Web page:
With social distancing orders limiting the daily activities of Georgia residents, finding safe opportunities to leave the house has become more challenging. To cope with these challenges, many people are turning to nature as an option for getting exercise, enjoying life, and still maintaining separation from other people.
State Parks are still open to the public, there are many different options for
Georgia residents that are interested in taking a hike through the state's beautiful
terrain.1 Whether you're a beginner or an expert, there are
excellent options close to your home. Here are five of our favorite trails to
add to your list.
1. Tallulah Gorge Sliding Rock Trail
Looking to hike to a breathtaking view? Tallulah Gorge's Sliding Rock Trail offers a rugged climb to the top of the gorge's rim, offering panoramic views before dropping down into the gorge and coming up the other side.
On this hike, you can expect to see Bridal Veil Falls, massive boulders, and a picturesque natural swimming hole. Bring some good hiking boots and be ready for a workout—this hike is just 3.4 miles long but features a lot of elevation change.
2. Georgia's Appalachian Trail
The southern end of the Appalachian Trail reaches its terminus in Georgia, which means there are many excellent segments to choose from. The Blood Mountain Loop offers a hike to the top of Blood Mountain, which is the highest hiking summit you'll find in the state.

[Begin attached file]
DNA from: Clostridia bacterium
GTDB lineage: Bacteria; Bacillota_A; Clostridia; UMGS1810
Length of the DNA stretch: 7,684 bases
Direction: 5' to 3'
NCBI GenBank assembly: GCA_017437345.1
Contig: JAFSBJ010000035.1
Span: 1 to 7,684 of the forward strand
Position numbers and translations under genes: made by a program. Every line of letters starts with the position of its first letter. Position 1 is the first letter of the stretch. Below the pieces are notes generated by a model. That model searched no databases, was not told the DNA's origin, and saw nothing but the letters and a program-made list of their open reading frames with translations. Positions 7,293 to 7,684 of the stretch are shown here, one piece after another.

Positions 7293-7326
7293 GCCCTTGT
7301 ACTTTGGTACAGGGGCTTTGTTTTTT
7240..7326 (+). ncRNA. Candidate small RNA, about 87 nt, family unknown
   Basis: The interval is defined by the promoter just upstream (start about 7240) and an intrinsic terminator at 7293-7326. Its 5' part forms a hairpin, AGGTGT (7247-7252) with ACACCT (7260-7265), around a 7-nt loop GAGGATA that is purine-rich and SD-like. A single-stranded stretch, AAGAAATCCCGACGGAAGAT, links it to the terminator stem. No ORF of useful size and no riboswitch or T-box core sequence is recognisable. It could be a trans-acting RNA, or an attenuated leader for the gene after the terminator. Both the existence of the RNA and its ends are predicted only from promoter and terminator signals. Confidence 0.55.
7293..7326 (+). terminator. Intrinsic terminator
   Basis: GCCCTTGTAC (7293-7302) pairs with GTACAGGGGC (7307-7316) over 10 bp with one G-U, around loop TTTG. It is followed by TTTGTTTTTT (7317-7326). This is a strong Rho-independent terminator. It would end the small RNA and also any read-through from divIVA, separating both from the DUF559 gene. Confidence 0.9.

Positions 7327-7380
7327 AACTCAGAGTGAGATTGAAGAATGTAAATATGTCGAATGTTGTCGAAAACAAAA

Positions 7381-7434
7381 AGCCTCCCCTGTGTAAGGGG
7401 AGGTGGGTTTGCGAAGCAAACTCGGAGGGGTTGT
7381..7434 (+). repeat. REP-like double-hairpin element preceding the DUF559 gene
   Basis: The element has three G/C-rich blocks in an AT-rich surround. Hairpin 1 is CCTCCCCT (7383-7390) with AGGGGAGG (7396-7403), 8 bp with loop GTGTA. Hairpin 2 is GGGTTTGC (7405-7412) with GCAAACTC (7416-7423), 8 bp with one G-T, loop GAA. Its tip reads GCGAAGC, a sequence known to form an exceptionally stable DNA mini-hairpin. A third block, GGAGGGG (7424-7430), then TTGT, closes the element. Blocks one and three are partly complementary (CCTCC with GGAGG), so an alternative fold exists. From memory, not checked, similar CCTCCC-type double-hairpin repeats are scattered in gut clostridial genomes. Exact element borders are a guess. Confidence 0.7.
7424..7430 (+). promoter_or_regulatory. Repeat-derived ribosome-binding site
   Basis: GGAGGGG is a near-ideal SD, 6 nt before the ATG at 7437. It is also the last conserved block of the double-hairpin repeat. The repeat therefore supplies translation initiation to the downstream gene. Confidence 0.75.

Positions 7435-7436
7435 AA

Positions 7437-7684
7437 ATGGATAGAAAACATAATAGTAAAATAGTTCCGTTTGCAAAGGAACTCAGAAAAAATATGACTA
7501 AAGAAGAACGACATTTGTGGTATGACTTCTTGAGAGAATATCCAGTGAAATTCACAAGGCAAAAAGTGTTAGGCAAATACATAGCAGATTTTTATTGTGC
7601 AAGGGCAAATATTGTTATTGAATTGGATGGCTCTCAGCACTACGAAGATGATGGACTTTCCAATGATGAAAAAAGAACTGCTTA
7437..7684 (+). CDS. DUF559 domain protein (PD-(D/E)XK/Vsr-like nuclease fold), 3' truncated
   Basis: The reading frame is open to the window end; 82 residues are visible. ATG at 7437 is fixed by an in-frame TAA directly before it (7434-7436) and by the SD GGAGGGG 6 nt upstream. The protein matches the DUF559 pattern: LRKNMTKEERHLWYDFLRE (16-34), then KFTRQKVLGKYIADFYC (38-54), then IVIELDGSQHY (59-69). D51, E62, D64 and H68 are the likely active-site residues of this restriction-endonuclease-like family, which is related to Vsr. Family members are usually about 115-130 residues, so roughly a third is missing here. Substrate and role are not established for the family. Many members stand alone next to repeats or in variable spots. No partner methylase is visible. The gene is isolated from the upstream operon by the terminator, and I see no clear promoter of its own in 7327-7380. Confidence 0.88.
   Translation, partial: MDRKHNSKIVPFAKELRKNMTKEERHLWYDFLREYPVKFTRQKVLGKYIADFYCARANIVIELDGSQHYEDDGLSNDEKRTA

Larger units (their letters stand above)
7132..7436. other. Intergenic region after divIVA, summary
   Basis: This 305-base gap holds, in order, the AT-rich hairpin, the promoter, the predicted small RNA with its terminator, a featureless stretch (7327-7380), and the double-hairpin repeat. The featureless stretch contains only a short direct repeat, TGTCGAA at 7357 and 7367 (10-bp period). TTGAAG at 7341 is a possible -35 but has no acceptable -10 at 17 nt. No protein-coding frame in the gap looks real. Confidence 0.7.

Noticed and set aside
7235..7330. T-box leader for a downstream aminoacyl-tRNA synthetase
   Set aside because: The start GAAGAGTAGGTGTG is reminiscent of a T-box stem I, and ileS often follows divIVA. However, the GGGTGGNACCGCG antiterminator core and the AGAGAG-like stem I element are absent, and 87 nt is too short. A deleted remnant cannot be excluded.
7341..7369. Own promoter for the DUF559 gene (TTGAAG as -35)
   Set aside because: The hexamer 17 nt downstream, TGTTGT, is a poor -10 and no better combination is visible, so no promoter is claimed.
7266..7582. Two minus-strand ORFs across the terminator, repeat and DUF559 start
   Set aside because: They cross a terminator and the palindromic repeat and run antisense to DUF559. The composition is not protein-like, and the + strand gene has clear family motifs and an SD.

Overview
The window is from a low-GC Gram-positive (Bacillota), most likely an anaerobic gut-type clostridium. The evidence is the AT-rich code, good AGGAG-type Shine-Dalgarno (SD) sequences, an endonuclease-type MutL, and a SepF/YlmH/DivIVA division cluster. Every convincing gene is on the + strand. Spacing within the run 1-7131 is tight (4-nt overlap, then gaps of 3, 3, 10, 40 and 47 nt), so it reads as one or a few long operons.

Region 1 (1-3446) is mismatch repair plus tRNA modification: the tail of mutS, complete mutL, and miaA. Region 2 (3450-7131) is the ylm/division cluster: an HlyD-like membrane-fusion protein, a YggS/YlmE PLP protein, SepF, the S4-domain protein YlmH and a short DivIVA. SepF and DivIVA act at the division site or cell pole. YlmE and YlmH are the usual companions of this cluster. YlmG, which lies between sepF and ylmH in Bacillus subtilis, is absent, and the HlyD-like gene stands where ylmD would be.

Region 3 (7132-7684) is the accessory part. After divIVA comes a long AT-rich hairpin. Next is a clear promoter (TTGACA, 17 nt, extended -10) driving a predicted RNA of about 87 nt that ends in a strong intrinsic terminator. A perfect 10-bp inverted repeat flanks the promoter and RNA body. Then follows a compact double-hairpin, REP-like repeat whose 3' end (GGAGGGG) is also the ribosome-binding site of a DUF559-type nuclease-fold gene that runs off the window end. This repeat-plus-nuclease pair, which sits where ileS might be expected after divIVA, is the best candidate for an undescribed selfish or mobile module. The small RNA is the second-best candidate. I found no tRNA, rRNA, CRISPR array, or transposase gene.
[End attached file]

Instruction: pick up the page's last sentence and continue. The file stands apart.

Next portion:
"Other excellent trail options include the segment between Woody Gap and Big Cedar Mountain, or the segment between Three Forks and Springer Mountain2," says a spokesperson for Breda Pest Management. "Springer Mountain marks the end of the Appalachian Trail, which may make for a logical starting point for many hikers."
3. Emery Creek Trail
If you love waterfalls, you'll love Emery Creek Trail. At 13.6 miles long, it's not for the faint of heart—even though the trail itself is fairly manageable, the sheer length means you can expect to take around eight hours to complete the hike, when you factor in stops to see the hikes.
This out-and-back hike is also best taken during the spring, which plants are in bloom and the landscape is at its most vibrant.
4. Panther Creek Falls Trail
This trail follows the banks of Panther Creek and features a number of waterfalls, as well as a sandy beach that could be a great spot to take a break on the seven-mile route. Panther Creek Falls is one of the most powerful waterfalls in Georgia, which makes for an excellent destination for your hike.
"One thing to keep in mind is that Panther Creek Falls Trail can be very popular among hikers, which can lead to some trail congestion," says a spokesperson for Breda Pest Management. "To avoid crowds, you're better off going early in the morning or at less busy times during the day."
5. Yonah Mountain
A steep but fairly short hike, Yonah Mountain offers a wide-open summit marked by boulders and wildflowers on the way up, making it an ideal hike for spring and early summer. Just be prepared for a difficult hike on the way up, since the elevation gain is pretty constant on the way to the summit.
Regardless of which hiking trail you choose, remember to follow any new rules regarding social distancing or other behaviors on the trails. Access to these trails is a privilege, so make sure you take the proper precautions for yourself and others.